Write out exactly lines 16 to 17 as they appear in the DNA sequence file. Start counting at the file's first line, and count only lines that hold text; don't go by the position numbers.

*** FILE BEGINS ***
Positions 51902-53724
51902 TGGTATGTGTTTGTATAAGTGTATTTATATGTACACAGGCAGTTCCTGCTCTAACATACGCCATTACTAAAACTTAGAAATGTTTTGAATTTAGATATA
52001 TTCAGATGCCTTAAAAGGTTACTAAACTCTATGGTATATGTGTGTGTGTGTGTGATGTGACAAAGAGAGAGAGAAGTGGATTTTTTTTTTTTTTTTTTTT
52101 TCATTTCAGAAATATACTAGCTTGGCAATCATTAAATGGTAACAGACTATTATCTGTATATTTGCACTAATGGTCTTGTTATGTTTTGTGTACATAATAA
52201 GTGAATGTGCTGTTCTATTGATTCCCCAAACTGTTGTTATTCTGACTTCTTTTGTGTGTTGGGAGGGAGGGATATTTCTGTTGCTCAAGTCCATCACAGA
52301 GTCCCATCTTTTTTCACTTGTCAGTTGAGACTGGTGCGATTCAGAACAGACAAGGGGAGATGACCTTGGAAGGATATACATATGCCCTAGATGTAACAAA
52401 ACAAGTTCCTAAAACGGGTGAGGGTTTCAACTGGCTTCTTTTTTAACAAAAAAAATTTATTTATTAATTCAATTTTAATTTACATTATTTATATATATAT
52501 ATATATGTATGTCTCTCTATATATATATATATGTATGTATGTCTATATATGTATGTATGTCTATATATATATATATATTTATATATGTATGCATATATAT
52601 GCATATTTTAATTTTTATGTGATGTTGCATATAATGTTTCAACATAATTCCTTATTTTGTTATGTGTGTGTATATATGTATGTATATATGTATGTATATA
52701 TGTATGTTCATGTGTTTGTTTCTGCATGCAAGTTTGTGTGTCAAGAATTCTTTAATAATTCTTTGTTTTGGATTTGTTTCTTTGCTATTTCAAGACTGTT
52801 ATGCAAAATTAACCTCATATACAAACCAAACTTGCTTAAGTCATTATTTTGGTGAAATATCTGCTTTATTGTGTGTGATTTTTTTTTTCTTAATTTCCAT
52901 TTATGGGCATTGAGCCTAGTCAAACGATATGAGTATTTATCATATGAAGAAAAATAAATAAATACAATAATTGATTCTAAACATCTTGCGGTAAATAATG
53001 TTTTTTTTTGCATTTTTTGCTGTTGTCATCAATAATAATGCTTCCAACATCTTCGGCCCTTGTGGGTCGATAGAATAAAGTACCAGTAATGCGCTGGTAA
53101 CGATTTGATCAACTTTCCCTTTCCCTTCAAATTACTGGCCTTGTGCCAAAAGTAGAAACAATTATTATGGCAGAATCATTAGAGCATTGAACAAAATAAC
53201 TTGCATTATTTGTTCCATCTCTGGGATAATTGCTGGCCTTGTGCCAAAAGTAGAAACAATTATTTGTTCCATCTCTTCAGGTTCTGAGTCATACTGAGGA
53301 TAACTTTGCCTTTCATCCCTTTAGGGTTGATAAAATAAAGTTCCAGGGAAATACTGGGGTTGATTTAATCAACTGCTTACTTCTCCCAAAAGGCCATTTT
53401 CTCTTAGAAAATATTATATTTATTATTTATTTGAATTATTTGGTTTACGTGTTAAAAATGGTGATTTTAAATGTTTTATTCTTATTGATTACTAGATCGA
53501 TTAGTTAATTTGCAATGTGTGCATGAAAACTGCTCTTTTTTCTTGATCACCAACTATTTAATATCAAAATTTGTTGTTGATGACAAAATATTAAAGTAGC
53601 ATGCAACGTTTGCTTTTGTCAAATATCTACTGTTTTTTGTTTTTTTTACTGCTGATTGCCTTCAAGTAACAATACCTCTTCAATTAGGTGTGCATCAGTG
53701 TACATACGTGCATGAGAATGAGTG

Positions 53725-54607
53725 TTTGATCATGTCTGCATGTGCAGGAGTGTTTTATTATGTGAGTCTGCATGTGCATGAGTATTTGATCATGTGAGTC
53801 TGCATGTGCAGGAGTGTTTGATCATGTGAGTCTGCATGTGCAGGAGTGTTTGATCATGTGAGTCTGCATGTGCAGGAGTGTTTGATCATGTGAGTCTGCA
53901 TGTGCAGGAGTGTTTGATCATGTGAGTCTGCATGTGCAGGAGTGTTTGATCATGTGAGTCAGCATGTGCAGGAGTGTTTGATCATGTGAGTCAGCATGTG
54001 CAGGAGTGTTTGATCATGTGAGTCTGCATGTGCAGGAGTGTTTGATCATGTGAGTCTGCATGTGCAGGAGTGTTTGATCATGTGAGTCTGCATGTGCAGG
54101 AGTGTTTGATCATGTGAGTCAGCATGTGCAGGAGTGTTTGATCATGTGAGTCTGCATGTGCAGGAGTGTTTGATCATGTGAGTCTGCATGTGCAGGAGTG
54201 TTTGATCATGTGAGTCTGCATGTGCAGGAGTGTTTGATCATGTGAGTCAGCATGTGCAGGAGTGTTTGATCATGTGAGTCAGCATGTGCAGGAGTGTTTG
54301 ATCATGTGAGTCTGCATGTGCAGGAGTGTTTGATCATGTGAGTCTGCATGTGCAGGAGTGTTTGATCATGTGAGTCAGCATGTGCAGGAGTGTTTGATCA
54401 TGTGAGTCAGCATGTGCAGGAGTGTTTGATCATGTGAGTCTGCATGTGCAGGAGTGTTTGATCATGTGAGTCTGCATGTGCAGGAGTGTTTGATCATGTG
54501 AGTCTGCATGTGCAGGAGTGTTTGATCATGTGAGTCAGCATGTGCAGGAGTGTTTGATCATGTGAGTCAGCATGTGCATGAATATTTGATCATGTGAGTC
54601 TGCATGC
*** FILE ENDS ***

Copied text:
53301 TAACTTTGCCTTTCATCCCTTTAGGGTTGATAAAATAAAGTTCCAGGGAAATACTGGGGTTGATTTAATCAACTGCTTACTTCTCCCAAAAGGCCATTTT
53401 CTCTTAGAAAATATTATATTTATTATTTATTTGAATTATTTGGTTTACGTGTTAAAAATGGTGATTTTAAATGTTTTATTCTTATTGATTACTAGATCGA